The unavailability of treatment reflects the government's spending priorities. Fully two-thirds of the $18 billion federal drug budget goes for law enforcement, criminal justice and international intervention. Just one-third goes for treatment and prevention. At the state and local levels, the imbalance is even greater. If the government changed its priorities and redirected money from law enforcement and interdiction into rehabilitation, treatment could be made available to all addicts who want it. Cities could also set up "central intake units" offering immediate attention to addicts and quick referral to programs. And more could be done to find addicts jobs after they complete their programs -- a key point on the road to recovery.

In a public-health model, more attention would also be paid to prevention. At the moment, drug prevention consists mainly of "This is your brain on drugs"-type messages aired on television or taught in classrooms. Research shows, however, that such messages by themselves rarely work. To be effective, prevention must provide alternatives to at-risk kids, such as after-school programs. Rather than busting kids for smoking pot, as Mayor Rudy Giuliani is now doing in New York, we should convert our schools into around-the-clock community centers offering youths a refuge from the troubled streets around them.

Finally, under a public-health model, we would have as our drug czar somebody who actually knows something about drugs. Since the Office of National Drug Control Policy was created in 1989, it has been headed by a moralist (William Bennett), an ex-governor of Florida (Bob Martinez), a police chief (Lee Brown) and a four-star general (Barry McCaffrey). Certainly it's time we had a drug czar who has a background in drug addiction, psychopharmacology or, at the very least, medicine.

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Once, we did actually have such a drug czar. And the results were remarkable. This occurred during the presidency of Richard Nixon, of all people. Personally, Nixon detested drugs, especially marijuana, which he felt was poisoning the nation's youth. It was Nixon who actually launched the war on drugs. But Nixon was also a pragmatist. During the 1968 presidential campaign, he promised to reduce the nation's crime rate and, once in office, he ordered his domestic policy staff to find a way to do that. Studying the issue, his advisors found that heroin addicts were committing much street crime and that the fastest, most effective way of getting them to stop was to get them into methadone programs or other forms of drug treatment. In 1971, the Nixon White House set up a special-action office to prevent drug abuse and, to head it, named Dr. Jerome Jaffe, a psychopharmacologist widely recognized as the nation's leading expert on drug addiction.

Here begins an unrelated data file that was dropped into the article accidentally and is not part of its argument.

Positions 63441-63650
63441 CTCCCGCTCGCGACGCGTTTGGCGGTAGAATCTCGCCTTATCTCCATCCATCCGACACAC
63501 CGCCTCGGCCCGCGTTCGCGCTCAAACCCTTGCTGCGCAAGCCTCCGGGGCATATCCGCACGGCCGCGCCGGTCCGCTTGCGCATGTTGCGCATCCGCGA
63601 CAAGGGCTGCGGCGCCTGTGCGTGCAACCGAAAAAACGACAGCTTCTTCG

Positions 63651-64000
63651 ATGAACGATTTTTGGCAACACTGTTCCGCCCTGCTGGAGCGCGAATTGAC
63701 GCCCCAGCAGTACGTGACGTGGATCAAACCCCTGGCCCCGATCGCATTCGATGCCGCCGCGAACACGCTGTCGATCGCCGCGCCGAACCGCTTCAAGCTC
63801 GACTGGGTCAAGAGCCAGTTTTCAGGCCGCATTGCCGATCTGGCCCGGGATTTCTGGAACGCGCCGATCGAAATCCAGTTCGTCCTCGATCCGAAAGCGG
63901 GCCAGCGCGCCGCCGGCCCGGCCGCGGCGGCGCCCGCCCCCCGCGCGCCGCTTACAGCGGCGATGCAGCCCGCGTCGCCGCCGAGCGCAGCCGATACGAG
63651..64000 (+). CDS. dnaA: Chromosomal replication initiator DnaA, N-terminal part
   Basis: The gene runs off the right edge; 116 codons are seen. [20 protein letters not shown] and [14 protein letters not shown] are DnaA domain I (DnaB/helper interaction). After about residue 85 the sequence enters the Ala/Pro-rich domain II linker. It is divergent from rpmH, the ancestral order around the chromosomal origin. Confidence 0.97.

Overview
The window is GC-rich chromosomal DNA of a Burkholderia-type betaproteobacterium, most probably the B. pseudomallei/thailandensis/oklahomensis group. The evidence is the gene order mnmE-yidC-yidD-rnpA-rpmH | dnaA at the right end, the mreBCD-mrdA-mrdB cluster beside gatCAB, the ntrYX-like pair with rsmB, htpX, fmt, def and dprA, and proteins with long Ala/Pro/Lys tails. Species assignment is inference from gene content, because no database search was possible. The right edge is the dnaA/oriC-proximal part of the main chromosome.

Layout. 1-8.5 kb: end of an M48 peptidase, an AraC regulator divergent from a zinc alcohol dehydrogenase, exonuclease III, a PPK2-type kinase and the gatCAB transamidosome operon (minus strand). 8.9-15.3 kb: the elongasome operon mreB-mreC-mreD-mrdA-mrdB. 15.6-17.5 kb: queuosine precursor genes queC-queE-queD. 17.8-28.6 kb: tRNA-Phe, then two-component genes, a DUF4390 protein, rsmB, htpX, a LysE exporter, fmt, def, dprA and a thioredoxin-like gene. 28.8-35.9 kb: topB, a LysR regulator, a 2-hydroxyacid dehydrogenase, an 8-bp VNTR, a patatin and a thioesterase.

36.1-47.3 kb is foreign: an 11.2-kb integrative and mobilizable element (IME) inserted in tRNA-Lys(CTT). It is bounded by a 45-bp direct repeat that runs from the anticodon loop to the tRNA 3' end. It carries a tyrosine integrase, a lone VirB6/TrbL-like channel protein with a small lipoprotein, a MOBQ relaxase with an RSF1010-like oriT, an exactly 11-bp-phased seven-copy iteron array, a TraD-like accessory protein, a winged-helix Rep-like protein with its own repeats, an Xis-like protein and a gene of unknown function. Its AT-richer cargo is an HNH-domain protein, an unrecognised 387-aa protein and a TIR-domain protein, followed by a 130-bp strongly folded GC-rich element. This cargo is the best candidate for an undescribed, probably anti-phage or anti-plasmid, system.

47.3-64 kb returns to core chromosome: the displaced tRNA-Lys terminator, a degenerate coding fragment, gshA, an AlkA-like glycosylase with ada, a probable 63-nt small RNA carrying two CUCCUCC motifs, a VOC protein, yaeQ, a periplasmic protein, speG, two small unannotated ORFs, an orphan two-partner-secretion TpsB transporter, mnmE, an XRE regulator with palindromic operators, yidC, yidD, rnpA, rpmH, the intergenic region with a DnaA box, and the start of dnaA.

Jaffe was given hundreds of millions of dollars to open up treatment facilities around the country, and by the summer of 1972 treatment was available on request. Almost immediately, crime, heroin overdose deaths and hepatitis transmission rates declined. And the treatment network Jaffe had set up was given much of the credit.

That network remained intact throughout the 1970s, and the nation's drug problem remained largely under control. In the 1980s, however, the Reagan administration -- believing that the government had no obligation to help addicts -- gutted the federal treatment budget. By the time crack hit, in the mid-1980s, treatment facilities were completely overwhelmed, and the many new addicts who wanted help were turned back onto the street, there to commit more crime and cause more mayhem.

While federal spending on treatment has increased some over the last 10 years, it remains entirely inadequate. Nothing could do more to reduce the harm that drugs cause society than to make treatment available on request. That $1.3 billion being proposed for Colombia could fund the creation of many more treatment beds in our nation's cities. Surely it's time to call a halt in the drug war and pursue a strategy that attacks the real source of the problem -- our nation's inexhaustible appetite for drugs. At the very least, it's time for a rousing national debate on the issue. Rather than pester presidential candidates about their past drug use, journalists should begin posing the really important questions about drugs: "Do you think the war on drugs has been a success? If elected president, what would you do differently?"

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Michael Massing

Michael Massing is a contributing editor of the Columbia Journalism Review. A frequent contributor to the New York Review of Books, he is the author of Now They Tell Us: The American Press in Iraq. He lives in New York City.

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Related Topics ------------------------------------------

Al Gore Bill Clinton Drugs George W. Bush John Mccain, R-ariz. Latin America